Rating: 2 stars (out of 5)* A sociopolitical satirical drama based on a fictitious baba in UP* Directed by Manoj Tiwari, and stars Abhimanyu Singh (Gulaal)* Decent ideas undone by rushed, greedy storytelling
Once I was able to process the title 'Global Baba' without mentally post-fixing it with "ki booty", I began to appreciate a few things. Firstly, the release couldn't be timelier. With the latest Sri Sri 'Cultural Olympics' Yamuna controversy, the focus has once again been directed to the business of religion. As one of the key characters note early on, their "line" simply caters to the demand for hope.
This is also the answer to a disillusioned question posed by a young reporter (Sandeepa Dhar) after she uncovers the racket: People know that most Babas are frauds and sex fiends, so why do they still have followers? "Now that's a good story," notes her male colleague, before scooting off to interview one.
Bollywood meets Baba-hood
Secondly, the film resists the temptation of spiraling into an all-out parody. Unlike Naseeruddin Shah's subversive Neel Anand Baba in Dharam Sankat Mein and Saurabh Shukla's exceedingly deliberate Tapasvi Maharaj in PK, Abhimanyu Singh's Global Baba feels a bit more familiar. He looks questionable enough for you to judge on a television set, but authoritative enough to engage in person. Perhaps because there's more to him than robes and a Taher-Shah-meets-Sukhbir getup. His motivation lies in a comforting Bollywood trope: This is his second coming after barely escaping the clutches of top cop Jacob (Ravi Kishen).
Think Oswald Cobblepot rescued by penguins, and hence becoming 'The Penguin'. The film begins with their unassuming conversation at a roadside dhaba. Only later do you see how much Jacob's 'gyaan' seems to have shaped the birth of Baba. You'd think an ex-criminal looking for a new identity would know better than to choose the path of fame and public adulation.
But his old pal, a fake Damru Baba (Pankaj Tripathi, putting on his best 'totla' act), convinces him to rake it in.
His orchestrated rise from a newcomer in Kabirganj to the all-healing Global Baba is too simplistic - almost like the writer wanted to get a move-on into the more serious parts. Thus begins the legacy of 'Global- Godfather-aay-namaha': young lady devotees, spiritually curious foreigners, drugs, cops, land grabbing, journalists, rival politicians (Akhilendra Mishra), rival God-men (Sanjay Mishra), elections, the jingbang. Not to mention the rather catchy slogan, 'Bhakti Mein Hai Dum, Global Godfather Ki Kasam.'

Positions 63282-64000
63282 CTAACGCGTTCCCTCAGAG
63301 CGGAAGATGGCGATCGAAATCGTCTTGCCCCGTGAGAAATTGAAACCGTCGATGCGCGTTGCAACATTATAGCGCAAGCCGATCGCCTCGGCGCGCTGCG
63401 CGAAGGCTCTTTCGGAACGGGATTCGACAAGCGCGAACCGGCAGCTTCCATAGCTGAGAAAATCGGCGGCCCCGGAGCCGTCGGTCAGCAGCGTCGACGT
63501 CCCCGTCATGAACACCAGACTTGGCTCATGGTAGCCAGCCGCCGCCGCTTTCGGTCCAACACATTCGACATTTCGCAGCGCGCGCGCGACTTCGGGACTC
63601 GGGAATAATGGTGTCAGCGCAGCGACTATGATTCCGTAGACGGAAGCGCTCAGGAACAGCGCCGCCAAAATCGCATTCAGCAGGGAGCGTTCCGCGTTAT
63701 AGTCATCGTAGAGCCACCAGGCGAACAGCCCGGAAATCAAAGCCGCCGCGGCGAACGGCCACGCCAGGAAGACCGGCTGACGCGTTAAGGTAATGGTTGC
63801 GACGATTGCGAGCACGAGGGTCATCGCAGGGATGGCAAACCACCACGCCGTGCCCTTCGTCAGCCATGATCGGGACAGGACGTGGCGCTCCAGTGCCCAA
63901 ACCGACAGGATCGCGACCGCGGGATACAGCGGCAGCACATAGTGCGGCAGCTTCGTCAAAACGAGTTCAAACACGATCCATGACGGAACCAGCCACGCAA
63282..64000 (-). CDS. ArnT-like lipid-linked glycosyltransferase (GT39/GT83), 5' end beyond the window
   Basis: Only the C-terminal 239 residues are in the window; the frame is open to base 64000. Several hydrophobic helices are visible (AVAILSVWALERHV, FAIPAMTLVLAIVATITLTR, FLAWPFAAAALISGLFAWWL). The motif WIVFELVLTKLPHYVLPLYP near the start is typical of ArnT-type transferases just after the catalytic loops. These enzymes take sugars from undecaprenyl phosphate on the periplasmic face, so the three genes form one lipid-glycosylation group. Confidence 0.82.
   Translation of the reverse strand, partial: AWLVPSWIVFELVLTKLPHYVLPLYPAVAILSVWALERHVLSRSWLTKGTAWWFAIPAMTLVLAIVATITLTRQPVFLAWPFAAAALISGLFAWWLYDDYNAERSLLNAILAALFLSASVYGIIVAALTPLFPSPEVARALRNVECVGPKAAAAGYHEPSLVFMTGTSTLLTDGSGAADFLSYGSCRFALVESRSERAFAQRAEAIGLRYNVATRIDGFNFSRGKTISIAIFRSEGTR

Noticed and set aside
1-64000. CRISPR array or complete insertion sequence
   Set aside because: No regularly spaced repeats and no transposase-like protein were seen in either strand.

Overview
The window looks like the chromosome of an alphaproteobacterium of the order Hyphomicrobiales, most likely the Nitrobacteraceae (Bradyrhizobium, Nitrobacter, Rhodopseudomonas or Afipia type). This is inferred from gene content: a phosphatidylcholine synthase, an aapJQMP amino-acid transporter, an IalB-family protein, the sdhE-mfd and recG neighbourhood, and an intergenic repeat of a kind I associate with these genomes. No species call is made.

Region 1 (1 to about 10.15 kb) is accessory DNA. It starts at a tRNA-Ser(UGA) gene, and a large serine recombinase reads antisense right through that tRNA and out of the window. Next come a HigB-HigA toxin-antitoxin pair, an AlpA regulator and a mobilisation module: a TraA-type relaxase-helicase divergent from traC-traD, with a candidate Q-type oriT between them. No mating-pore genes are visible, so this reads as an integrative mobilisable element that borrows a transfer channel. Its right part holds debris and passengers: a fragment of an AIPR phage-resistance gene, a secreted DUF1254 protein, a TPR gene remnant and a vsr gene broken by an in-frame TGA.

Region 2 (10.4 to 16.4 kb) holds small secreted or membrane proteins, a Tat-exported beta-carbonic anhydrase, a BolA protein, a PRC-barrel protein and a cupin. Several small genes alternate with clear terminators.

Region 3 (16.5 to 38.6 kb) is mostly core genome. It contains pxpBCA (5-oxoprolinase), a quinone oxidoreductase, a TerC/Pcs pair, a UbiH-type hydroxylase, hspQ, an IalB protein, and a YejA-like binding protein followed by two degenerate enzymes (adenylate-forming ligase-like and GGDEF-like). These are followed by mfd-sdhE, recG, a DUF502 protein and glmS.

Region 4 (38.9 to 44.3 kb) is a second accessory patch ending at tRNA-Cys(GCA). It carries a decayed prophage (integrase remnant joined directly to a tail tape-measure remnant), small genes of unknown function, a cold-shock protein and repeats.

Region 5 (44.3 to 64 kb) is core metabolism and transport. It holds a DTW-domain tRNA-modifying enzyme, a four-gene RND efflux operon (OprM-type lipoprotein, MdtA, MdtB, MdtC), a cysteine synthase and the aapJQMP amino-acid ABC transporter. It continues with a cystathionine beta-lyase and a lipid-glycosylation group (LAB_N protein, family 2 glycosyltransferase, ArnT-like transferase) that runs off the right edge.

Brave writing, weak craft
The filmmakers attempt to tread a blurry line between absurd satire and political realism. The line is admittedly thin; what may seem funny is also disturbingly true. Those snaking lines, obscenely designed mansions, merchandise, sleazy sidekicks, deluded followers, the cult mentality- they all exist, and perhaps even in more sinister universe. As a result, the treatment comes across as more of an afterthought to navigate through a vast plot.
No scene ever really reaches its entirety - like a batsman playing good shots, but not bothering to enjoy them or hold his stance. At one point, a crucial character dies. Instead of examining its immediate effect on others, it's back to Baba and his evilness. It's almost as if nothing ever happened, and this was simply the means to an end. Furthermore, most of the stock footage and master shots don't look treated at all, in stark contrast to the close-ups.
There's also the issue of Abhimanyu Singh gradually easing into his role. His diction initially seems as if the director has told him to stop mumbling. Soon enough, he seems far too conscious of how menacing he should look on screen.
Things are almost concluded as a farce, as if there wasn't enough money left to provide the resolution after setting up a million conflicts. By the end, it's easy to forget how smart and surprisingly self-aware the first hour is. Such a pity, because Global Baba could have truly gone global in India.